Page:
September 1st, 2010
04:51 AM GMT
Simon Lui likes to be self-sufficient. He says, "If I need it, I develop it." The 28-year old computer science instructor needed faster information about the MTR (Hong Kong's subway) so he simply designed an app for his iPod Touch.
The app - called ecMTR - gave him data on each stop, the fares and the arrival time of the next train. Turns out other commuters wanted the same information and downloaded his 99 cent app more than 35,000 times.(The MTR itself recently asked Liu to disable his app so it could launch its own official MTR app. Lui says he didn't fight the request and obliged – although he still thinks his app is better.
Before disabling that app, Lui managed to pocket US$24,255 from all the downloads. (Apple has a 30/70 policy with app developers. Apple gets 30 percent of revenue while the developer pockets 70 percent.) In the past two years, Liu has designed six more paid apps from music games to war games netting him nearly US$40,000.
According to the Financial Times, app downloads could become the principal income driver for cell phone providers in developed countries over the next three years. That may not come entirely as a surprise when you look at the burgeoning marketplace of the apps. At last count, Apple's app store has 250,000 offerings.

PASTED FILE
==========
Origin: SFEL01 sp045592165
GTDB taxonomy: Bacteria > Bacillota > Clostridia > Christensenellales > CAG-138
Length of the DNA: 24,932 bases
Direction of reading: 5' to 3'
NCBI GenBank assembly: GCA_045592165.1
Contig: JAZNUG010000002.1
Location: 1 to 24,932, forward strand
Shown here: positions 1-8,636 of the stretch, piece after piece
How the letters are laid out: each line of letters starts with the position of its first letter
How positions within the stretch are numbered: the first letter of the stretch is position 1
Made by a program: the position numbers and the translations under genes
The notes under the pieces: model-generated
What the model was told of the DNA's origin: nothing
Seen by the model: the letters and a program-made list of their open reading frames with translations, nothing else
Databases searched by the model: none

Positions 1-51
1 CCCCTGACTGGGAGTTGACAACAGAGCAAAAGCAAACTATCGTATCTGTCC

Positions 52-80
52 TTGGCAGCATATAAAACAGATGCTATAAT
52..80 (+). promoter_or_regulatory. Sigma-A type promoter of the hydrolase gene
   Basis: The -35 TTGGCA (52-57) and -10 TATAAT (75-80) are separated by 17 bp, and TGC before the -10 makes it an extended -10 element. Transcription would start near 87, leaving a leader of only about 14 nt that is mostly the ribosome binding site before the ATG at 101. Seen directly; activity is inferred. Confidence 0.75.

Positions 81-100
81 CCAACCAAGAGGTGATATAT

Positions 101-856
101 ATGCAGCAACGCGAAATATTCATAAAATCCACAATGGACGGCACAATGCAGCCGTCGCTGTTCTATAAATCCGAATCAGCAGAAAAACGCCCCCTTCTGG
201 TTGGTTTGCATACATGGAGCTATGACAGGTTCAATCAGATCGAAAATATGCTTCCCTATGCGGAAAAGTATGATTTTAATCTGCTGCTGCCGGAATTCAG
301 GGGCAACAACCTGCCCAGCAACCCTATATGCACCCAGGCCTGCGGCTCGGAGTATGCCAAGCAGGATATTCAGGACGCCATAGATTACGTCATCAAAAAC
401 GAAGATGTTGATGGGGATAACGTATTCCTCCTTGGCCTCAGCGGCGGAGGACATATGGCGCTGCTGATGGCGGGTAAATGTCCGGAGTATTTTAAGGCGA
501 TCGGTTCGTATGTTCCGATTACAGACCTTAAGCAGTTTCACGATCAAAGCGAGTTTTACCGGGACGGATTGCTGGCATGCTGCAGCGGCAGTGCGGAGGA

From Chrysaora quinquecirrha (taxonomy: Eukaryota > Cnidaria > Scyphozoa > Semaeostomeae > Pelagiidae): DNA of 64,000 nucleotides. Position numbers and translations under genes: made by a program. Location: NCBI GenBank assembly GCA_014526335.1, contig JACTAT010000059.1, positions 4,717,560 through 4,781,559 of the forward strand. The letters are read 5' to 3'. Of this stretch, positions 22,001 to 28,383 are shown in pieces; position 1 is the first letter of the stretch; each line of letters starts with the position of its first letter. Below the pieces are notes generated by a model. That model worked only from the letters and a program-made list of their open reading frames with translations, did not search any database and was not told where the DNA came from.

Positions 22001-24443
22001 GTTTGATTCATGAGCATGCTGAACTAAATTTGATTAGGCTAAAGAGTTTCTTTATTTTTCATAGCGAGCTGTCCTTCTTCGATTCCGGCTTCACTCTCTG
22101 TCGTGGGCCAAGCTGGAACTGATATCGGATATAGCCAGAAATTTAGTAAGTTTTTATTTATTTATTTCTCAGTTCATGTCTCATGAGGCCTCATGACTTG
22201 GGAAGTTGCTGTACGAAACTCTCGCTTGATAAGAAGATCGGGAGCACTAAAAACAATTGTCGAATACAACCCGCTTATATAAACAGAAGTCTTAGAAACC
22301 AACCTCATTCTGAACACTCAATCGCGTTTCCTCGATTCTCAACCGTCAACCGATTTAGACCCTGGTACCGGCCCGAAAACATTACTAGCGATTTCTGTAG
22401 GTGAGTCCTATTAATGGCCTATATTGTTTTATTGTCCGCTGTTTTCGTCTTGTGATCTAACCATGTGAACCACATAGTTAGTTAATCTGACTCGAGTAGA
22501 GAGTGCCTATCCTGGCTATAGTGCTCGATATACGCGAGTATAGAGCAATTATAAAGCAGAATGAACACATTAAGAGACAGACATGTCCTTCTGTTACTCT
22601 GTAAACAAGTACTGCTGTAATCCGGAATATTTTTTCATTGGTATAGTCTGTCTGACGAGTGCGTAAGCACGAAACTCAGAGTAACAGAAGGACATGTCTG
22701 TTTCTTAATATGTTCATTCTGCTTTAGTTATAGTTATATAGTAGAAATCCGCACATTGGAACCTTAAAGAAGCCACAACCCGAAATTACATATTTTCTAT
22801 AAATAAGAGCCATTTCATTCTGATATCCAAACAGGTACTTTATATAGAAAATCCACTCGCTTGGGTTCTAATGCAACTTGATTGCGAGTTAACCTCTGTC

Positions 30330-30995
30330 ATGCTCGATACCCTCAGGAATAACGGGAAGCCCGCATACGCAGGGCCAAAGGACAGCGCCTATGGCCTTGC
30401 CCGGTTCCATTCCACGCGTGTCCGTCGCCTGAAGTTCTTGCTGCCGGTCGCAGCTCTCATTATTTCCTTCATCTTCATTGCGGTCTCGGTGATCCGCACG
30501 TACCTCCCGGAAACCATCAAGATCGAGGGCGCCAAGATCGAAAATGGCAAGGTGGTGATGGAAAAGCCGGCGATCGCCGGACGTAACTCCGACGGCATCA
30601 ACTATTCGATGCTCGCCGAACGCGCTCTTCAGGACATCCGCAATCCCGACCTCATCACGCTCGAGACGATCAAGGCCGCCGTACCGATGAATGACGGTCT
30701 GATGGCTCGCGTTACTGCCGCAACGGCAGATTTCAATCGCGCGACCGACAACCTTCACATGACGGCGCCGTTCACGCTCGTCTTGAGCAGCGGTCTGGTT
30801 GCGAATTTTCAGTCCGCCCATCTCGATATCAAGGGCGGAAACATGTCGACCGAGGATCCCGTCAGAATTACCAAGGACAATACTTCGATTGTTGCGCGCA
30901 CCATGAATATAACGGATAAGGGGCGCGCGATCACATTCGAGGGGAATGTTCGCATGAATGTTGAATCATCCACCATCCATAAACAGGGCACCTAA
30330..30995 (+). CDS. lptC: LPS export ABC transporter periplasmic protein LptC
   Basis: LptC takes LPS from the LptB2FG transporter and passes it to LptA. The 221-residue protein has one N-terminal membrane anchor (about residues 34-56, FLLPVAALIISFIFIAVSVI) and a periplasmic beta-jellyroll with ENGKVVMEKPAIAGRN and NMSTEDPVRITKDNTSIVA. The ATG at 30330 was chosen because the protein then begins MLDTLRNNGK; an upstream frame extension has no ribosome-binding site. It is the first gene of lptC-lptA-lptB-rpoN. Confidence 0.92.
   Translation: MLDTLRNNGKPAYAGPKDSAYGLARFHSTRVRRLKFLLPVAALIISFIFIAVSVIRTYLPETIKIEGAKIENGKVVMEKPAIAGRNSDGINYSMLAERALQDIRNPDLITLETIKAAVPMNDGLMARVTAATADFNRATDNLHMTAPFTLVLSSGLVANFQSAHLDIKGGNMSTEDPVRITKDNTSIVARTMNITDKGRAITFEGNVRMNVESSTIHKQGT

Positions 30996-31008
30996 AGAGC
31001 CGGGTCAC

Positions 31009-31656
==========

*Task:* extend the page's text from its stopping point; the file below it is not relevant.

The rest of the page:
Lui is a full-time computer science instructor at Hong Kong Polytechnic University. He creates apps in his free time. His most popular is TinHa War (roughly translated to "World in Peace.") It's a war game from the 1980's that kids used to play on paper. Liu spent six months designing TinHa War, writing code for a few hours every night after work. In the four months it's been available for downloads, Lui has made US$12,500 on this app alone.
So can anyone be an app developer? Lui says you need a combination of persistence and skill. Here's his advice:
1) Have a clear idea of what you want to create
2) Learn Objective C code(this is the code needed for iPhone, iPod and iPad apps) Although Lui describes the code as difficult to learn he taught himself the language by using Stanford University tutorials online, found here: http://itunes.apple.com/WebObjects/MZStore.woa/wa/viewPodcast?id=384233225
3) Keep practicing the code. You'll get better by trial and error.
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